ELDERS has dismissed an unusual incident that occurred during yesterday’s Charters Towers store sale in North Queensland, where cows sold to an incredible 370c/kg liveweight, as ‘an act of poor judgement’ rather than anything sinister.
In what proved to be another red hot store sale at the northern selling centre, cows made up to a phenomenal 370.2c/kg liveweight at yesterday’s Towers sale. A live export order that was a few hundred short of requirements, due to depart the Port of Townsville in a few days, helped fuel the record-setting cow prices, Beef Central was told.
A run of about 295 cows, mostly from Charters Towers cattleman John Turley, attracted a bidding duel between JBS and a person buying on behalf of live exporter, SEALS. The cows, being sold through Queensland Rural, made between 315c and a phenomenal 370c/kg liveweight. JBS apparently bought just two of the pens, at 348c and 326c/kg.
After considerable saleyards chatter about possible market manipulation this morning, Beef Central approached Elders livestock manager Peter Homann for an explanation. Mr Homann visited Charters Towers this morning to investigate, and was happy to provide a comprehensive explanation.
He said some ‘dumb, spur of the moment decisions’ had been made, but admitted that for those onlookers who were not aware of the circumstances, it was ‘not a very good look.’
He said Elders itself held no current orders than included live export cows.
Beef Central was told live exporter South East Asian Livestock Services (SEALS) did have a small boat being loaded in coming days, for which it was short of some preg-tested empty females.
Elders uses a ‘rebate agent’ acting for certain Elders clients in Charters Towers, who was asked on short notice by SEALS to buy cows at the sale on SEALS’ behalf.
Thinking he was simply ‘giving SEALS a hand,’ the rebate agent started buying pens of the cows in competition with JBS, at eye-catching prices.
“The biggest mistake he made, without thinking, was instead of booking the cows down to SEALS, he wrongly signalled the buyer as Elders 200,” Mr Homann said.
“SEALS was paying for the cows, but the appearance to onlookers may have been that Elders was standing there, belting the market, for no apparent reason,” he said.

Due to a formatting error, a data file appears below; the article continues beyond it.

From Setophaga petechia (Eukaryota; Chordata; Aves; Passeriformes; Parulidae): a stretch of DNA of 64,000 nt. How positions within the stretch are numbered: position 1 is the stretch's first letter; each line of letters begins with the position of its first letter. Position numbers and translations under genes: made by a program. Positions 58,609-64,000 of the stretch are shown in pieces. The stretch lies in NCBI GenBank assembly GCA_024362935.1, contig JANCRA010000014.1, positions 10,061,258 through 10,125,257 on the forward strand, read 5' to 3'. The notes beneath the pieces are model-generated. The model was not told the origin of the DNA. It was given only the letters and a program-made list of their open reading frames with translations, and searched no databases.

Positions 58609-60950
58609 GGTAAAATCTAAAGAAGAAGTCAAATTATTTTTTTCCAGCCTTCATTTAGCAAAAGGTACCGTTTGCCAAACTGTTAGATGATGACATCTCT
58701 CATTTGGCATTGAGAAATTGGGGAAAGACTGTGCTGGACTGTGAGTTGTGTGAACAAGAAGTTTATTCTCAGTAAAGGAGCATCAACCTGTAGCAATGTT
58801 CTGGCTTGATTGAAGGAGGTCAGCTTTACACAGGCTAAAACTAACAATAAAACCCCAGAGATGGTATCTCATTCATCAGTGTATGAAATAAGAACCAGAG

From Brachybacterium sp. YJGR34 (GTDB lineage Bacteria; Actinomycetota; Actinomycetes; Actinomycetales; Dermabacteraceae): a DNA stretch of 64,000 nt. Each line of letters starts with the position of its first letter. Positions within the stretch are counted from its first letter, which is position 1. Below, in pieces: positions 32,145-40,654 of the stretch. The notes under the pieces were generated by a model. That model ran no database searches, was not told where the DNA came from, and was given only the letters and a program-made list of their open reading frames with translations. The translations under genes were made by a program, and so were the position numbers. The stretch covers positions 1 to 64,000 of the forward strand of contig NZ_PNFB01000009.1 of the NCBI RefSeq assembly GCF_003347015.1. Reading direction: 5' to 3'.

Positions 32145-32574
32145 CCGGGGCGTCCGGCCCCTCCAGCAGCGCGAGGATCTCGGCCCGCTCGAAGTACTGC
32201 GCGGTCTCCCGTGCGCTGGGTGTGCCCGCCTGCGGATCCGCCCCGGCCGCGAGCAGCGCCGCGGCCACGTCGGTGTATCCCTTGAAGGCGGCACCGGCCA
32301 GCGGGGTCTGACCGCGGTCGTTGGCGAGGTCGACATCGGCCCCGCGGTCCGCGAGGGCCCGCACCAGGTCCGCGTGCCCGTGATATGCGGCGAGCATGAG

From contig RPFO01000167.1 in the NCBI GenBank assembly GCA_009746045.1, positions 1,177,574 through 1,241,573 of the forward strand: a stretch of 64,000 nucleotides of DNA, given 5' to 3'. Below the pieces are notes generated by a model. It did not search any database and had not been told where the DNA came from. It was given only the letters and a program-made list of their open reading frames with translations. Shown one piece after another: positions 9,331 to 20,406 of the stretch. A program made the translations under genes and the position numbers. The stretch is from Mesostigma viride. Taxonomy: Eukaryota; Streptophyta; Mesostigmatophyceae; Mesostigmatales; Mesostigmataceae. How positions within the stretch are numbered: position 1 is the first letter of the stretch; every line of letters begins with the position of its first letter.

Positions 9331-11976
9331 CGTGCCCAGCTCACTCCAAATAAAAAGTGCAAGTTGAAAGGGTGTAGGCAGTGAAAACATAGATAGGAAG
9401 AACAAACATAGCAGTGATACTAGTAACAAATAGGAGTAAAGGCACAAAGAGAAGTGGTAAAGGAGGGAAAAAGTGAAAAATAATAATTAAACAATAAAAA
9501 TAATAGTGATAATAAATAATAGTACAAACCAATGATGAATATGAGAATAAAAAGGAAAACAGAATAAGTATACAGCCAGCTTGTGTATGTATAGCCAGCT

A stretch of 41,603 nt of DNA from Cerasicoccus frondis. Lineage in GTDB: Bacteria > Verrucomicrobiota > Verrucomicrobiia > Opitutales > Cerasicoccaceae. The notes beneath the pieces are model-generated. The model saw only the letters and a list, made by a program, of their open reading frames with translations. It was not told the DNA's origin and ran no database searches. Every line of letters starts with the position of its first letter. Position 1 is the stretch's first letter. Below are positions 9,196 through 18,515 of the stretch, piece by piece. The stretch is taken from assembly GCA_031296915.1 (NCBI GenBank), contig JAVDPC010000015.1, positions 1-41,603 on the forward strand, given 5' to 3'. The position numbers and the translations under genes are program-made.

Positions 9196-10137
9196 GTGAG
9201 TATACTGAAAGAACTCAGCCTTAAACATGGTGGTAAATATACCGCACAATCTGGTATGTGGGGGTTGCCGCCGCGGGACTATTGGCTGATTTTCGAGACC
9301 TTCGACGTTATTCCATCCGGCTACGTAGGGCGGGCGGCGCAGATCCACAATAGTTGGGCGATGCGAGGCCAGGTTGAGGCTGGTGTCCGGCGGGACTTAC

When an Elders agent also present at the sale, but in the canteen at the time the actual pens were being sold, was told about the buying, he ran over and told the rebate agent to stop, which he did immediately.
To add to the bad look, the next run of cows in the sale, being sold through another agent, dropped dramatically, to around 270c.
When asked to clarify, Mr Homann confirmed that the Elders rebate buyer was not instructed to book the cattle up to Elders 200. “He was getting nothing out of it – not one cent,” he said.
Mr Homann said all involved were advised this morning that under no circumstances should such an event happen again.
“The buyer involved is very regretful – he just had a brain fade and realised he had mucked up,” he said.
“He did the buying favour for SEALS on short notice, and did not do any homework. If he had, he would have passed the job over to an independent commission buyer, which would have fixed it and removed any conjecture.
“The action had nothing to do with corruption or deceit, it was simply a mistake. Plenty of people have paid far too much money to fill up a boat, or fill the last few feedlot pens, but we should have been more aware of how it appeared,” Mr Homann said.
“The end result was that the agent involved, Queensland Rural, booking the 295 cows to SEALS, at what represented ‘phenomenal money’ and easily a saleyards record.”